A seventh grader from Calgary who stopped a bully from stabbing a classmate was reprimanded by the school for his act of bravery and sent home.

Briar MacLean told the National Post he was sitting in study class last Tuesday, when the bully began "poking and prodding" his victim.

Briar recalled seeing the bully putting his classmate in a headlock, and hearing the unmistakable "flick" of a pocket knife.

"I heard them say there was a knife," said the 13-year-old, who instinctively tackled the bully, prompting the teacher, who was on the opposite side of the room at the time, to take notice.

Briar thought he had done the right thing until three periods later when he was called into the vice principal's office to be reprimanded.

The boy's mother, Leah O'Donnell, was called and told that her son had been involved in an incident and was trying to "play hero."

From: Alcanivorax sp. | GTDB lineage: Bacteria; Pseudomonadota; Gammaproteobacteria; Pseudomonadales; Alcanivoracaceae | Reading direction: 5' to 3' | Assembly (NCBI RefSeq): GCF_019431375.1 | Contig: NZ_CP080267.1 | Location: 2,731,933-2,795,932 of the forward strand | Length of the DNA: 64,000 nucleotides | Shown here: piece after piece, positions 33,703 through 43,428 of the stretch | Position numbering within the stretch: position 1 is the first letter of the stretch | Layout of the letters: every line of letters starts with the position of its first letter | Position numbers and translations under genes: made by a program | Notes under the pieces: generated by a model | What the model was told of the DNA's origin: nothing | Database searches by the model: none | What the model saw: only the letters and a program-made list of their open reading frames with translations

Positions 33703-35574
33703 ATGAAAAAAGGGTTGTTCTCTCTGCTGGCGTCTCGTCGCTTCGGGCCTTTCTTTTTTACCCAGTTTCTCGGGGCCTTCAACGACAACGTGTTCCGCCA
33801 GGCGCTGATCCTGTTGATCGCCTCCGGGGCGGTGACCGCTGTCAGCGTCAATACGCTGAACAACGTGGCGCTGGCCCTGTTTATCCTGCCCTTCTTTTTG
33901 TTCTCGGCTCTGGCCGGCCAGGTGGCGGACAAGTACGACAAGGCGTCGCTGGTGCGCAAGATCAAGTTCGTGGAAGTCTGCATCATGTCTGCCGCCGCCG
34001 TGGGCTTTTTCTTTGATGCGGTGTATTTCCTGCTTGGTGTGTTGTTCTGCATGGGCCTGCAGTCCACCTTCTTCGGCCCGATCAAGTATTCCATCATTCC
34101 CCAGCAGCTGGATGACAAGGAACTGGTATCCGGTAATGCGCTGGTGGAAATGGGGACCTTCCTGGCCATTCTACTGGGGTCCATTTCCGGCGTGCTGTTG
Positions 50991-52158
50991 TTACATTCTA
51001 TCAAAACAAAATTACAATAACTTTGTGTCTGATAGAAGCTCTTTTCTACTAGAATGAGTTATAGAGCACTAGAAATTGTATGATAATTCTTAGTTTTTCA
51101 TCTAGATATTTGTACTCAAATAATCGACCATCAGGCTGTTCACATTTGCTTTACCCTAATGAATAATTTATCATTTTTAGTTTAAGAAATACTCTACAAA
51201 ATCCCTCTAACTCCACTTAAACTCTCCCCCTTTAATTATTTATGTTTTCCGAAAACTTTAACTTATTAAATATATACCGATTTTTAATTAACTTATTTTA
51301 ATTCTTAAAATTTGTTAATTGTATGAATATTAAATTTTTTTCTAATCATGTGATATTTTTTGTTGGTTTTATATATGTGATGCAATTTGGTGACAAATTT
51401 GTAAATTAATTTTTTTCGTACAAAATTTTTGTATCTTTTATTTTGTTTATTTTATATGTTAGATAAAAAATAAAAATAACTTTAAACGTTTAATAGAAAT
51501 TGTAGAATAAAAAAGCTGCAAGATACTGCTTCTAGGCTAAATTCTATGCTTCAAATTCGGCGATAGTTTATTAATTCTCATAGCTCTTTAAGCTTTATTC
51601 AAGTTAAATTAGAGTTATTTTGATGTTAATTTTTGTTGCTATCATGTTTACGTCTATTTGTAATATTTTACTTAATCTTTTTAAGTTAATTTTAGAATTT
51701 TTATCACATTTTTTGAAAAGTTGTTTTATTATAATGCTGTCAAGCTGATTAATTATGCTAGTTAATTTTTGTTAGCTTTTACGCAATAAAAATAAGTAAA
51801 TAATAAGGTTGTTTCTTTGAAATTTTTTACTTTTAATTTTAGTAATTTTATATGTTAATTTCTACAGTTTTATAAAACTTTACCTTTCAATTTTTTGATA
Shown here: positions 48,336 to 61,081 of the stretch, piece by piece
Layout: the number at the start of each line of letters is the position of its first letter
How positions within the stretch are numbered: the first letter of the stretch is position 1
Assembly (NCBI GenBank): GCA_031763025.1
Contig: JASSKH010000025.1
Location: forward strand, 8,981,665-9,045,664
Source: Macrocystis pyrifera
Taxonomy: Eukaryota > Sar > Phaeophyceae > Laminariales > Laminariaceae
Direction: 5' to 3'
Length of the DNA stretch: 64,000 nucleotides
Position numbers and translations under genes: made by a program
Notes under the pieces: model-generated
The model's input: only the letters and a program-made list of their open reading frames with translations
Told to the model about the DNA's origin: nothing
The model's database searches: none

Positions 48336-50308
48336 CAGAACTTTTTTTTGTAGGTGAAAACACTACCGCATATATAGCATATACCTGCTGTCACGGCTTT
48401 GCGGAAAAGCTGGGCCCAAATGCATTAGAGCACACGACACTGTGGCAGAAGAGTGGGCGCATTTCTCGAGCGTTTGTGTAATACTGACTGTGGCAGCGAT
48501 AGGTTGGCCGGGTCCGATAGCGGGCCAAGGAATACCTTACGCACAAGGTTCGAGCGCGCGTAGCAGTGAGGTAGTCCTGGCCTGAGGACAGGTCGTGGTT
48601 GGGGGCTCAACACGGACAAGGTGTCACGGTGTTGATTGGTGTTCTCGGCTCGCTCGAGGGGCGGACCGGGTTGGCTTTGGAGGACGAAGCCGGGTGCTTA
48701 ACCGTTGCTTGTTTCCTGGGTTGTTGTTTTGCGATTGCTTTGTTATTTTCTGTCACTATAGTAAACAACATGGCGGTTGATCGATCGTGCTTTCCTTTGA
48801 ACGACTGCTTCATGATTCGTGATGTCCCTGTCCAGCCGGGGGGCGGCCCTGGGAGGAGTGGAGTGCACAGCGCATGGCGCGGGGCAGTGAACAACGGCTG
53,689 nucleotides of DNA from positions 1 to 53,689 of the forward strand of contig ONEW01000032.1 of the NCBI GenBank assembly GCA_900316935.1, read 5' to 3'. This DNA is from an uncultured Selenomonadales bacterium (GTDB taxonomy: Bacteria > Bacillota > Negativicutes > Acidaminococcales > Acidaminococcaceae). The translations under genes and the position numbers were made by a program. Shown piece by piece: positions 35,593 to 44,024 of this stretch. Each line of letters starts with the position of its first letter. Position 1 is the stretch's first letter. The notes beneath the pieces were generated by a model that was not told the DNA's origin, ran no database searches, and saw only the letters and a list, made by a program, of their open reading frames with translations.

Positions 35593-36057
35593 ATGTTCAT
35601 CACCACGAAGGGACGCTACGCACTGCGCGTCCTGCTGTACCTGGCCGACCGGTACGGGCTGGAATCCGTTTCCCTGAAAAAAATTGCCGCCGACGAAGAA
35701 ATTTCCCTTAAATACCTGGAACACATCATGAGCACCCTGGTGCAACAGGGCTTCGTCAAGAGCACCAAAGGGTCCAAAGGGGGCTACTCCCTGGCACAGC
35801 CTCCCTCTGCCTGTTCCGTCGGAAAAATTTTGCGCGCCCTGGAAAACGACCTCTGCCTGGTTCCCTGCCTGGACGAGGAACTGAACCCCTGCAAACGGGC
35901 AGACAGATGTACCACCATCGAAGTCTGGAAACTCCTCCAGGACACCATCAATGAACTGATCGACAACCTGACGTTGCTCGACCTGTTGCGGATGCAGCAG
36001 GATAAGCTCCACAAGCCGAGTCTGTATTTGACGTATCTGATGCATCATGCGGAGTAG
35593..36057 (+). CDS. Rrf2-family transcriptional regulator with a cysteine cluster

She was further informed that Sir John A. Macdonald junior high school does not "condone heroics," and her son should have sought out a teacher instead.

"In the time it would have taken him to go get a teacher, could that kid’s throat have been slit?" O'Donnell recalled asking the vice principal. "She said yes, but that’s beside the point. That we 'don’t condone heroics in this school.'"

In the aftermath of the incident, the bully was suspended and Briar was sent home.

In a statement released after the story appeared on the front page of The Calgary Sun, the school's principal Michael Bester insisted Briar was not disciplined, but reiterated that he should have asked a teacher for help and that "it s not recommended that students intervene in incidents such as this to ensure their own safety."

[screengrab via Sun News]